Theresa May slaps down Philip Hammond as Tory civil war erupts over Brexit
Theresa May has publicly rebuked Philip Hammond after he said there should only be "modest changes" in Britain's relationship with the EU after Brexit.
The Chancellor's remarks, which he made in a speech at the World Economic Forum in Davos, sparked a furious reaction from many Conservative MPs.
Mr Hammond said: "We are taking two completely interconnected and aligned economies with high levels of trade and selectively moving them, hopefully very modestly apart."
He said using the EU trade deal with Canada as a base would be throwing away "all the benefits we have of the complete alignment of our regulatory systems".
And on migration he added: “We want to maintain the closest possible relationship in people to people exchanges."
But in a swipe at the Chancellor, a Downing Street source said: "The Government’s policy is that we are leaving the single market and the customs union.
"Whilst we want a deep and special economic partnership with the EU after we leave, these could not be described as very modest changes."
Conservative MPs took to social media to voice their displeasure at Mr Hammond.
Former minister Andrew Percy wrote on Instagram: "Oh put a sock in it, Phil. Getting a bit sick of 'Freelancing Phil' mocking other Cabinet ministers and writing his own Brexit policy. Brexit means nothing if we don't end free movement rule and take the power to diverge if we judge it in our interests."
Tory eurosceptic Bernard Jenkin hinted that the Chancellor should be sacked, telling the BBC: I don't particularly want there to have to be another reshuffle but maybe she needs another reshuffle in order to give herself more ministers who support her policy."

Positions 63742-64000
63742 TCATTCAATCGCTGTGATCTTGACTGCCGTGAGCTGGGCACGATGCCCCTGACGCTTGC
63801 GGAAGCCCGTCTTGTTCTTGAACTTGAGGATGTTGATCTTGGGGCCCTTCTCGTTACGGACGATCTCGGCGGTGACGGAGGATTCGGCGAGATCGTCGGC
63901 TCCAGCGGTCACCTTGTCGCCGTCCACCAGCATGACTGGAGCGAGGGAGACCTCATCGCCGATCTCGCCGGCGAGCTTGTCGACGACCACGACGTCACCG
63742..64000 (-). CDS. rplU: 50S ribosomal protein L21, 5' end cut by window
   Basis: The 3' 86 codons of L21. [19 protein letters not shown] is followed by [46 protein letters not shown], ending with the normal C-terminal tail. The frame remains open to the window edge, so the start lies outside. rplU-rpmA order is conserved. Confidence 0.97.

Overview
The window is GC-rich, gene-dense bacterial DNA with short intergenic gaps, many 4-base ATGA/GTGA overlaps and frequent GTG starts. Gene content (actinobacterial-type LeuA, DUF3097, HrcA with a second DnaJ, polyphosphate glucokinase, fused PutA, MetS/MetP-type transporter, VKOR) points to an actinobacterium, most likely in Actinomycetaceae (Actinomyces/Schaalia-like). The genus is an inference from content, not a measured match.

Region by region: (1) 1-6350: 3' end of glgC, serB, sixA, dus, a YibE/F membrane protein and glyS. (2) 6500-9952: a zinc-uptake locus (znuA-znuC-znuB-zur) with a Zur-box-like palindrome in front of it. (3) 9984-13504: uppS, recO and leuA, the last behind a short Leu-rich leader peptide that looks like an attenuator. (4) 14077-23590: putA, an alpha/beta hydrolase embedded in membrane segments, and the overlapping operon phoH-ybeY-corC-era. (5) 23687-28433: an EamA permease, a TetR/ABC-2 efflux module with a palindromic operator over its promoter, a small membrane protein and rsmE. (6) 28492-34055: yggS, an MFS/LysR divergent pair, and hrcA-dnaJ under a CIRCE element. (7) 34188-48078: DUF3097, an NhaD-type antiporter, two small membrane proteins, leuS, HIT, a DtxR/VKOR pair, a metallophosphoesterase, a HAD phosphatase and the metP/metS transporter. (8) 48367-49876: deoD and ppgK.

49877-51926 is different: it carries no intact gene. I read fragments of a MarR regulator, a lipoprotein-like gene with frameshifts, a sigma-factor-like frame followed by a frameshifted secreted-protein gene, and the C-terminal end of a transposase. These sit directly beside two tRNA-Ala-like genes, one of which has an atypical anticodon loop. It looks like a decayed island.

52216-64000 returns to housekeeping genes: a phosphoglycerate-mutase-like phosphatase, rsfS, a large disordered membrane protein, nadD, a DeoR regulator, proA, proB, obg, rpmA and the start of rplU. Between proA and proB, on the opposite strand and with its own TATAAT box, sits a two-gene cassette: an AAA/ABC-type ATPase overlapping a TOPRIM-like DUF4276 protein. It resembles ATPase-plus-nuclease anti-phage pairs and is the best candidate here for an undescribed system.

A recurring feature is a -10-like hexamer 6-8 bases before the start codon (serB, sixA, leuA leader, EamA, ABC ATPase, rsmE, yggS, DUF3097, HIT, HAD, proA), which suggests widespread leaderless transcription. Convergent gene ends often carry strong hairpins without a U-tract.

In a speech last night, Jacob Rees-Mogg, chair of the influential European Research Group of Tory backbenchers, said the Government's approach to Brexit "needs to fundamentally change.".
He said: “If [Brexit's opportunities are] taken off the table then Brexit becomes only a damage limitation exercise. The British people did not vote for that. They didn't vote for management of decline."
Meanwhile, David Davis will use a speech today to say Britain must be allowed to sign its own trade deals during any post-Brexit transition period.
In a major speech, he will say: "Of course, maintaining access to each other's markets on current terms means we will replicate the effects of the EU customs union during the implementation period. But participating in a customs union should not preclude us from formally negotiating — or indeed signing — trade agreements.
"Although, of course, they would not enter into force until the implementation period has ended."